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KBK update for Sunday, 3rd May

There is a particular keycap family that has for years resisted identification. This family was used on most BBC Microcomputer keyboards (those made by Wong’s and PED, but not those from the SMK-made keyboards). An almost identical type can also be found on at least one SAGEM keyboard, seemingly from a TX-20. I concluded some years ago that the BBC Micro keycaps always seemed to be Comptec, but Signature Plastics never recognised them. Nonetheless, they have distinctly Comptec characteristics, that do not fit with any other manufacturer’s product range. This includes the internal step that is present in each of SA, DSA and DCS.

Recently I have dug into this again. As Acorn has closed down, all of their records are gone. Chris Turner, Acorn’s chief engineer at the time, reports that the BBC Micro keyboards arrived from the manufacturers fully-assembled, and it seems that Acorn did not choose the keycap manufacturer. I had already encountered an excerpt from a DRAM Electronics Ltd catalogue—listing BBC Micro spares—where one of the keycap manufacturers was given as “Comtec”, which I took to be Comptec spelt incorrectly somewhere (perhaps even by Acorn themselves). DSA family is structurally very similar, with the same thin walls and the same low internal step, and as a DIN-compliant family it likely goes back to the early-to-mid 1980s. This means that the reduced-plastic design seen with modern Signature Plastic keycaps could be as old as the 1980s. The BBC Micro keycaps tend to have writing on the inside where Comptec placed it, although unlike DSA and some old DCS, it seems to simply give the mould cavity numbers or some other internal code. (Comptec had more than one factory and more than one mould design per family, so these characteristics vary.)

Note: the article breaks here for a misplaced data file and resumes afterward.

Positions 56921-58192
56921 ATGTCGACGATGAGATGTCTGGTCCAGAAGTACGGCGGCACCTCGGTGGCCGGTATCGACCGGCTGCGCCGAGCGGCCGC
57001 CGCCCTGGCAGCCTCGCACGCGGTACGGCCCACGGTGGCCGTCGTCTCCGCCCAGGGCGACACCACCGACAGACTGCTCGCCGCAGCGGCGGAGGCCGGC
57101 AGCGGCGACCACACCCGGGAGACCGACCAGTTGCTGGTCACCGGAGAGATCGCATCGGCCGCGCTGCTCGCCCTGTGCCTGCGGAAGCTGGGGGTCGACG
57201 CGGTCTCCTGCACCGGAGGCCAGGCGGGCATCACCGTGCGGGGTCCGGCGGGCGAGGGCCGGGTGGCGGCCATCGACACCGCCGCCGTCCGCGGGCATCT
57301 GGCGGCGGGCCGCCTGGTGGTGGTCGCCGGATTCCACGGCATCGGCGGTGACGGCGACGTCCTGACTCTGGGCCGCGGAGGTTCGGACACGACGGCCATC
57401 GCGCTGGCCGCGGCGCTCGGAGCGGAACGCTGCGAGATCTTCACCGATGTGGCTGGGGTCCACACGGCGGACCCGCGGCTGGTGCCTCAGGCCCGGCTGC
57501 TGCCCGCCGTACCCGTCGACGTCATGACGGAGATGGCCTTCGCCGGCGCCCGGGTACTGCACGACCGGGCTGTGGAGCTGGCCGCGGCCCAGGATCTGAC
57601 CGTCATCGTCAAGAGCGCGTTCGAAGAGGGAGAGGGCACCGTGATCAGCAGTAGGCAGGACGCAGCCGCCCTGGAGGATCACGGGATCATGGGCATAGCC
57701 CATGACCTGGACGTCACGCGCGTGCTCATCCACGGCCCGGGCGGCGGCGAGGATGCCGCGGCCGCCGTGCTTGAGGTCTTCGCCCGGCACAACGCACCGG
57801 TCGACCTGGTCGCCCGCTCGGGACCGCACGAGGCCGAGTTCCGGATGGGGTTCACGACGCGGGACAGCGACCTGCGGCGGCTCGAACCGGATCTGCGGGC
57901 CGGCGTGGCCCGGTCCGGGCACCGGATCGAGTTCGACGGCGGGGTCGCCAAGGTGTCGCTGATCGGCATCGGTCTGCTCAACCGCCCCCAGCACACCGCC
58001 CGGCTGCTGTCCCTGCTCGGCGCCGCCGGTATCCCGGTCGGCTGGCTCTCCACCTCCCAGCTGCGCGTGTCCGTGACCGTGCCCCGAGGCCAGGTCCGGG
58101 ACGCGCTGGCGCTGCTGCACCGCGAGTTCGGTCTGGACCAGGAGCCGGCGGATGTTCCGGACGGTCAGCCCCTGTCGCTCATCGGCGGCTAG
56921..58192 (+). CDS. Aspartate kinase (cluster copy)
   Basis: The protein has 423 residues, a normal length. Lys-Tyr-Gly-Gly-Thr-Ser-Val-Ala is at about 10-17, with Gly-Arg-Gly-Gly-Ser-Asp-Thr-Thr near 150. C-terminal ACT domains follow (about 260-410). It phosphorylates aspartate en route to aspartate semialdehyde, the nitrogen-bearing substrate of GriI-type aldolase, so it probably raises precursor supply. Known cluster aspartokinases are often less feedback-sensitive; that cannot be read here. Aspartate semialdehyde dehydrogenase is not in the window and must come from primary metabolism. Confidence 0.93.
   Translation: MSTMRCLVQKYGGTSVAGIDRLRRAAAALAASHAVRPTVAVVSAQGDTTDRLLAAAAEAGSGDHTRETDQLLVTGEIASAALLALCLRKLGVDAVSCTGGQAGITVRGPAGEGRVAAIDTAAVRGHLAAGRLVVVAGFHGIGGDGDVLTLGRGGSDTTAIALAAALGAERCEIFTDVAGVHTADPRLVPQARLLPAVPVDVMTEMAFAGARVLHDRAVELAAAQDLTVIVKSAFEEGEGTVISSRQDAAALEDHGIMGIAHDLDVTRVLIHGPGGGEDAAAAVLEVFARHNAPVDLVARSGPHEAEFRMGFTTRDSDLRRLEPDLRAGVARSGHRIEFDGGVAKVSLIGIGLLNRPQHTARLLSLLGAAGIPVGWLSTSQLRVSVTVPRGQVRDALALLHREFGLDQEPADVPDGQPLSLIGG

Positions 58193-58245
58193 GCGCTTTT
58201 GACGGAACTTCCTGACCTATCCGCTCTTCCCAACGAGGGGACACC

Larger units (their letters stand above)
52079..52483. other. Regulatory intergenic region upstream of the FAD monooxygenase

For the mystery keycaps, we can rule out SA, as they are clearly not SA family: SA uses much thicker plastic and a much larger internal step. They are also not any of Comptec’s DIN-compliant families (DSS, DSA and DCS) due to their height. The Comptec-like BBC Micro keycaps are all stepped profile, and I remembered that there was one more family that has long since disappeared: SS. Since SS was sculptured, a row from this could be used to make a stepped profile. Thus, these mystery keycaps are likely to be Comptec SS family.

A keycap profile demonstration props topic at Deskthority from 2015 contains an unattributed chart of DSS, SA and SS. The middle row profile from SS is precisely the same shape as the BBC Micro keycaps. That row is 0.410″ tall. Signature Plastics did not state precisely where on the keycap that height is measured, but assuming it’s the centre over the base, the BBC Micro keycaps are 0.419″ tall at that point, which is very close. This chart seems to verify that the Wong’s and PED keycaps on the BBC Micro were Comptec SS family.

The SAGEM keycaps are flat (“all rows”) profile and the same height as shown for SA on the same chart, which suggests that SS also had a flat profile option, similar to SA but made using the revised reduced-plastic moulding.

Having suggested this theory to both Signature Plastics and a former Comptec employee with whom I was corresponding, neither have responded, but at this point it seems likely.

(While gathering more data on these keycaps I also talked to Professor Steve Furber about the implementation of the BBC Micro computer keyboard, which I have since documented in more detail on the encoding and output page.)

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